Speaking before the parliamentary committee responsible for overseeing the project, Environment, Town Planning and Public Works Minister Costas Laliotis said that the new airport was a necessity for Greece and "a positive response" to the European Union's inter-European networks policy.

    However, PASOK deputy and former minister Theodore Pangalos said he would vote against the relevant bill which will be tabled for ratification by Parliament. "Athens does not need a new luxury airport of doubtful usefulness," Mr. Pangalos said. Reservations as to the necessity of the airport were also expressed by PASOK deputies Vassilis Kedikoglou and Constantine Vrettos.

    The construction of the Spata airport, at an estimated cost of 2.3 billion dollars has been awarded to a consortium led by the German firm Hochtief. Under the terms of a revised contract, the Hochtief group will own 45 per cent of a company to be set up with the Greek state to operate the airport.

    Situated 15 miles east of Athens, the airport will initially have two runways and a terminal capacity of close to 16 million passengers annually. The completion date has been set for 1999. The European Commission has expressed criticism of the procedure followed in allocating the project, while local government officials, environmental organisations and local residents have voiced opposition to the airport.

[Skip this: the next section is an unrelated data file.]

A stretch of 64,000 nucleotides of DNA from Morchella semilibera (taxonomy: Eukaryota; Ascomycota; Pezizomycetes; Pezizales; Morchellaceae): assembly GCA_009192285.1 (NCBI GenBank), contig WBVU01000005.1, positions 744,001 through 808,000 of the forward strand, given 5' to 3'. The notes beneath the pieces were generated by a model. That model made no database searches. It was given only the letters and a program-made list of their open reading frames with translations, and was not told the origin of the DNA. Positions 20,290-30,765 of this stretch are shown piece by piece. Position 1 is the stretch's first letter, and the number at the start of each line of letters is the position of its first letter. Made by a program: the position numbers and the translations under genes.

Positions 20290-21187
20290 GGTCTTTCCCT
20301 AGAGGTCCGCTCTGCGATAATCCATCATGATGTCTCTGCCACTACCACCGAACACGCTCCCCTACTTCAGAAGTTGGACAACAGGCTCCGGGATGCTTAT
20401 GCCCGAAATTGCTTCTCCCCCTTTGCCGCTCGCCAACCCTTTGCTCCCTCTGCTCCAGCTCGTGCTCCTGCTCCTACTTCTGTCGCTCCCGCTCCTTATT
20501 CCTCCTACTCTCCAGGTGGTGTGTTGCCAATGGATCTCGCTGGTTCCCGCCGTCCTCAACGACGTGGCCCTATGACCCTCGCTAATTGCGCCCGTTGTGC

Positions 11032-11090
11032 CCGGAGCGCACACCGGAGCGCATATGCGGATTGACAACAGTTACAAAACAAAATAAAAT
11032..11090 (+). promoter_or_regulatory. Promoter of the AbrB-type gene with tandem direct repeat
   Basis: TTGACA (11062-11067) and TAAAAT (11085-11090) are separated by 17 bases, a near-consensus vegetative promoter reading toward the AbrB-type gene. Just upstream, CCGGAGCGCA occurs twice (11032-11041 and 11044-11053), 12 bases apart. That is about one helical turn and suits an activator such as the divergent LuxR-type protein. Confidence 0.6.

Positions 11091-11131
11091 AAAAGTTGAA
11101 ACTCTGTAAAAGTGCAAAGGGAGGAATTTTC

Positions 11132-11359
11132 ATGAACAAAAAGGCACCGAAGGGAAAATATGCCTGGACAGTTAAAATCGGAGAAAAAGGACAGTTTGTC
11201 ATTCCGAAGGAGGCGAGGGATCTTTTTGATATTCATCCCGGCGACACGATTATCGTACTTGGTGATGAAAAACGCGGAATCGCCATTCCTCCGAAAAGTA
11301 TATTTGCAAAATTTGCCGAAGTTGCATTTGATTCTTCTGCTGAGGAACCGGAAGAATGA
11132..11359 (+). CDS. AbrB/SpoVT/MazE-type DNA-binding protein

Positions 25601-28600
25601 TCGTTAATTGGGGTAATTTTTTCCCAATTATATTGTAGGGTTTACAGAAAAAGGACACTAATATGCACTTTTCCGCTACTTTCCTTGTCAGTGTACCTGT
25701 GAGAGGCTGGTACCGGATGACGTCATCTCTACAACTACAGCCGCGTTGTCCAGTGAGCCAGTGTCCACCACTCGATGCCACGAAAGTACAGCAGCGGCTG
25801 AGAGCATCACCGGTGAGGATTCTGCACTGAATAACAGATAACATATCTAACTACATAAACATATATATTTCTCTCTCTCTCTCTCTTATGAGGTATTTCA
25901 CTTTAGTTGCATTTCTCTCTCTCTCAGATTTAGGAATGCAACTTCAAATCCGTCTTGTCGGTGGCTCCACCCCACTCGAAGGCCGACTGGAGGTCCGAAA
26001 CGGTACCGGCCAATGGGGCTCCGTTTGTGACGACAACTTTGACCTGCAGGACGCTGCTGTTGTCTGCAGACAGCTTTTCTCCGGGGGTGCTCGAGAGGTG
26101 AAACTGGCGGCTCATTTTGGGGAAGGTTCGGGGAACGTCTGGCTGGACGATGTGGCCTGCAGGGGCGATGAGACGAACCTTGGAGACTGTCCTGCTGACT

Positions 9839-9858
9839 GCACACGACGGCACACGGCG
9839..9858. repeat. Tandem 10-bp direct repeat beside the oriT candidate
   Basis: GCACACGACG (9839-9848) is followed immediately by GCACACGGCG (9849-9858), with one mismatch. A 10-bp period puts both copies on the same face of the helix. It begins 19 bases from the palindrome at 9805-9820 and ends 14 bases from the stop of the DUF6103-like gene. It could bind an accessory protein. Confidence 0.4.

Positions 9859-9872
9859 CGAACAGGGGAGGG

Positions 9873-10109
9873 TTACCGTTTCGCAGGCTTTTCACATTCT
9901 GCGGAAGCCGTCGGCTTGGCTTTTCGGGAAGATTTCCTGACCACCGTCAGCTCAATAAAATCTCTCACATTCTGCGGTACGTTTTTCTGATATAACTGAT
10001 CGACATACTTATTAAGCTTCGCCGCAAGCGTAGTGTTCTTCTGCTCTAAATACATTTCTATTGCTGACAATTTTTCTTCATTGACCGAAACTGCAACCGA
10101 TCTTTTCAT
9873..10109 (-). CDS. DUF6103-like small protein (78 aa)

[5] Arsenis to sign defence agreement with Romania

    Athens, 15/02/1995 (ANA):

    National Defence Minister Gerasimos Arsenis leaves for Bucharest tomorrow, for an official two-day visit to Romania during which he will sign a defence agreement between the two countries. Mr. Arsenis will also visit Bulgaria shortly after his return to Athens.

    [6] Crvenkovski: FYROM ready to talk to Greece but only with the UN present

    Skopje, 15/02/1995 (ANA - M. Vichou):

    Former Yugoslav Republic of Macedonia (FYROM) Foreign Minister Stevo Crvenkovski, who returned from the United States yesterday, said that his country was in favour of continuing a direct dialogue with Greece, but only in the presence of a United Nations mediator.

    Mr. Crvenkovski met with UN mediator on the issue Cyrus Vance in New York recently, but without recording any progress on the issue of talks with Greece, which were interrupted in May 1993. "No new idea or initiative was presented during the meeting with Mr. Vance," he said. He added that his government "rejects negotiations on particular issues, such as the embargo, despite the fact that the cost from its imposition exceeds $60 million monthly".